Wednesday, January 18, 2012
Published: November 2011
Finally got around to it: January 2012
His eyes tightened up with the fat of violence. “They contain the uncells that cure the world’s most deadly diseases, notably HIV and cancer,” he mumbled. “They are all young. I engineered them myself and they are more beneficial than any treatment approved by the medical profession since it no longer exists. You remember the death of that stray dog? I killed him in a fit of joy after discovering the cure for HIV that I engineered actually works. If that cure were once introduced into North America, it would spread so rapidly that in eight to ten business days, the continent would be repopulated.”
“I’m stupid. I don’t understand what you mean by cures. How is it possible for a man to invent a cure?”
“I keep forgetting you’re stupid. Lie down on the floor,”—he sat down on the toilet and I stretched out on the bathroom floor,—“Certain cures are produced by certain cells or uncells that have had their DNA tinkered with by certain bioengineers who reprogram the information within them to turn them into organic machines to hunt down the diseases. Reverse engineering is easier than actual.”
I’m the first to admit that I do in fact judge books by their covers. More often than not, my fine arts-oriented brain is drawn to an unknown title sporting a very pretty jacket. So let’s shake things up a bit and start with that: design wise, Tyler Hayden’s Ohmhole is a beautiful book. Simple, minimalist aesthetics go a long way with me. The second positive mark on the list: genuinely intriguing cover copy. A dystopian future where the populace lies dying of AIDS, and the only rumoured cure is believed to be exchanged through our bodily fluids? Definitely atypical of your average governmental/corporation-controlled authoritarian future speculative work.
However, despite my strong initial intrigue, I find myself fighting for the words to describe Ohmhole. Curious? Absolutely. Ambitious. Unrestrained.
Unfortunately, I would also describe it as needlessly abrasive, immature, vulgar, and lacking an emotional core.
If pressed for an A meets B reduction of the narrative, I’d classify Ohmhole as Peter Darbyshire and Douglas Coupland meets Daniel Allen Cox and Tao Lin, minus any sort of attention to character or the construction of a coherent narrative: society run selfishly amuck through a disaffected, repetitive, come-soaked fuckscape. Ohmhole feels hamstrung by its dystopian influences, but lacks the creativity, imagery, and emotional pull of others who’ve travelled a similar ideological path. Instead of an original examination of the themes outlined in the book’s synopsis, we’re treated to an Idiocracy-like approach to sexual terminology, beaten to death through aggravating, white noise-like repetition of language and action. What results is something altogether inane that borders on infantile—Hayden wields sexuality as if he were a child discovering curse words for the first time, overusing them to ineffectiveness.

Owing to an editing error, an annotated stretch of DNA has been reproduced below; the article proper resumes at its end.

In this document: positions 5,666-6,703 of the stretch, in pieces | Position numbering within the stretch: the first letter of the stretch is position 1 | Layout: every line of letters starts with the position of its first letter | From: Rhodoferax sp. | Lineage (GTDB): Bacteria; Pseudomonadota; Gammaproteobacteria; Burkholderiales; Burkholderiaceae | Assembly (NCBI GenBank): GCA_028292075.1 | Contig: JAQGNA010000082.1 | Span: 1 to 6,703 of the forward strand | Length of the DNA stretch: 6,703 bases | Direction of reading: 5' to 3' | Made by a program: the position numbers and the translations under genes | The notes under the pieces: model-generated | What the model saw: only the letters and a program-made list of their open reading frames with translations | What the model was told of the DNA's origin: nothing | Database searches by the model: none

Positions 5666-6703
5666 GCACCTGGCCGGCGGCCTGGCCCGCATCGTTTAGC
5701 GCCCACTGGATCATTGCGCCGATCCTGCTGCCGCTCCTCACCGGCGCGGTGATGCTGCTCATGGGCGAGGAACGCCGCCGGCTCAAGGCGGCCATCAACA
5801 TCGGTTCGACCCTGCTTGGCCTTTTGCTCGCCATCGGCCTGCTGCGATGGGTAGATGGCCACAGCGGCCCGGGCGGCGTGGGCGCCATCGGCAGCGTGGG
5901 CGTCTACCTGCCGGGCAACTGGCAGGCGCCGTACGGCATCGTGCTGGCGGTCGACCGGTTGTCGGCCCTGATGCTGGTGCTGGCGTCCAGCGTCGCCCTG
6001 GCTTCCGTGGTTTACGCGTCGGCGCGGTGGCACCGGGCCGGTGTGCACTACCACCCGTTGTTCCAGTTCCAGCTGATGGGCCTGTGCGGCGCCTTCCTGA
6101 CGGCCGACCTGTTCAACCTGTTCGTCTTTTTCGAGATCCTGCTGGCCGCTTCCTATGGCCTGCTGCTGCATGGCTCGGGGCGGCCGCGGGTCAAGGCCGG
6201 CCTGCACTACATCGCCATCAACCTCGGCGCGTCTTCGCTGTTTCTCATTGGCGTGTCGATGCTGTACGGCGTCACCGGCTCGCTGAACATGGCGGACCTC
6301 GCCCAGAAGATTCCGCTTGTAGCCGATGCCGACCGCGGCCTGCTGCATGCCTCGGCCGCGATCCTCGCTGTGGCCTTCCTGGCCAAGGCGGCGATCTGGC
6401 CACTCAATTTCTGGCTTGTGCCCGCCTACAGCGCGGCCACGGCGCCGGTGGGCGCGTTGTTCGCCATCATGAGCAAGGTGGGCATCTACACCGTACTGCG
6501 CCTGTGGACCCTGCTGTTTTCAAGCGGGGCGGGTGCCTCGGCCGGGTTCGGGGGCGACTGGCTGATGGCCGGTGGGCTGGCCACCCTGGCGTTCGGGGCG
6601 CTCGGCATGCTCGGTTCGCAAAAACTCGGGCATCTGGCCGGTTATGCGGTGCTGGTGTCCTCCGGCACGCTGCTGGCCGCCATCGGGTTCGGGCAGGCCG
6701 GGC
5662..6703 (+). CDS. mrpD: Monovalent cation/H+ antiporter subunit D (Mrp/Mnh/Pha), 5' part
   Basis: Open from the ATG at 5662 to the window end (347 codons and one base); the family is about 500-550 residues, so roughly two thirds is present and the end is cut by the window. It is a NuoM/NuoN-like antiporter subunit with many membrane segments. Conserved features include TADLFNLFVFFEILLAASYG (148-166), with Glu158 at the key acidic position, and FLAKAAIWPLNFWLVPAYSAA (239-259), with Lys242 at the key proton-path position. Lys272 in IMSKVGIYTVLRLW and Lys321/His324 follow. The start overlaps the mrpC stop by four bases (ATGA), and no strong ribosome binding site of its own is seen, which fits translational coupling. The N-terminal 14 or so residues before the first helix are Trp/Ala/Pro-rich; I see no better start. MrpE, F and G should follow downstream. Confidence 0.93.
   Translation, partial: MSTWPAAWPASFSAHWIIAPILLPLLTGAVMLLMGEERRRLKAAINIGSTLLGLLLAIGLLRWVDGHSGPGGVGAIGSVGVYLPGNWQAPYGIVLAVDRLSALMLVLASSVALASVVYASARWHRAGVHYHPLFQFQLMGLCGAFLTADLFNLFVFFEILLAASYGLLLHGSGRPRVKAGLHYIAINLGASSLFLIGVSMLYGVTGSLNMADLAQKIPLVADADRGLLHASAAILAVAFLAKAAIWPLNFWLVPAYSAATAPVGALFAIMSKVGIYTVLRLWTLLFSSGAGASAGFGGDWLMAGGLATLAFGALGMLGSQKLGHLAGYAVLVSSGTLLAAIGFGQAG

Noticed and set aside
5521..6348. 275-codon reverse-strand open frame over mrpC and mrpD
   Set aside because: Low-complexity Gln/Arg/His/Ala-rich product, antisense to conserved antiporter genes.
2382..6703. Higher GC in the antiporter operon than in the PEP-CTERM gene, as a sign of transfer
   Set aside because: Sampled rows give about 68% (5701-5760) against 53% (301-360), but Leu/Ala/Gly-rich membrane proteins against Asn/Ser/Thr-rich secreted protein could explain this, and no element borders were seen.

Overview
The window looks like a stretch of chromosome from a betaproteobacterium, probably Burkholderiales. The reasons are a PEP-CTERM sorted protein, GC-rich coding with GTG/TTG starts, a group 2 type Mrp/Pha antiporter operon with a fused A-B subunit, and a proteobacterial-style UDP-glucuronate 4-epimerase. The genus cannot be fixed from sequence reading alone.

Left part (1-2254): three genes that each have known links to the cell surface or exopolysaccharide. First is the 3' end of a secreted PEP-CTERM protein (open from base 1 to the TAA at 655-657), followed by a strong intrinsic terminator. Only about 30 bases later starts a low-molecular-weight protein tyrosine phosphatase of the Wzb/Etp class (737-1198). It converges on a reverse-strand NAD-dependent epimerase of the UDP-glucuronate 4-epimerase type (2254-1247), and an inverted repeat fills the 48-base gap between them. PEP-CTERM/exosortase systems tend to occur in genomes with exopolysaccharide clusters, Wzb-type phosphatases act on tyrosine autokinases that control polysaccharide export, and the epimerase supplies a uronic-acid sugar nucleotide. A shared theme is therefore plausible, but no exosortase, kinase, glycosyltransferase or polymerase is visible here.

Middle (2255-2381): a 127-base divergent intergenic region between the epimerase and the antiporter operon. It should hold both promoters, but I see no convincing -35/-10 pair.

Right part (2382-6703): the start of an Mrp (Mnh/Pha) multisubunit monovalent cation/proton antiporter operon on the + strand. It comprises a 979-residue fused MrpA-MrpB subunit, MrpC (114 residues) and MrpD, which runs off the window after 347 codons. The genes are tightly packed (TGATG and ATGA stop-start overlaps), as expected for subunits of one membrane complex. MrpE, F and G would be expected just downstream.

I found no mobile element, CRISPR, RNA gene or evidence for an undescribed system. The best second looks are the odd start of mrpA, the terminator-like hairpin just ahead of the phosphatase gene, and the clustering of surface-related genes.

My criticisms are largely technical: Hayden’s language did nothing to paint this world as anything more than a simplistic—though potentially controversial—two-dimensional conceit. Though I suspect there are much larger ideas at stake in this work—issues to do with the prevalence of sexual criticism; the nature of unnecessary criticism towards an individual’s rights to sex, sexuality and privacy; and the need, in such matters, for social and governmental responsibility without oppression—they are buried beneath a shock-for-shock’s sake treatment of language that left me with little desire to unearth his ultimate intent.
While there is likely academic or educational merit to dissecting Hayden’s work, as a novel Ohmhole fails to inspire further conversation. Instead, the book’s exciting premise is sadly extinguished by its overcooked and ineffective technique, and obsessively high school-level diction.
Sunday, January 15, 2012
Published: October 2011
Finally got around to it: January 2012
I am a little boy rummaging, drawer after drawer. And there are drugs here. So many. Sure enough, drawers full of boxes, piled high, free samples. Must be. And ohhhh, there’s the Demerol. Multidose glass vial: 50 milligrams per millilitre! That’s the strong stuff. Almost full. Now, the apparatus. Drawer full of syringes and needles, each cozy in its wrapper. I am literally chuckling with glee. I am pretending to be Mr. Hyde, or I’m not pretending. You’re fucked, I tell myself. But I’m still smiling. The accusatory voice has no power now. No mother, no father, anywhere. And look, a nice folded plastic bag. I start to stuff it. Halloween in Drugland. My mood is off the charts. Intense excitement, glee, power, triumph, and anticipation of the… oh yeah… shooting Demerol is just so nice. There is nothing like it. I once read that if there’s anything nicer in the universe, God saved it for himself.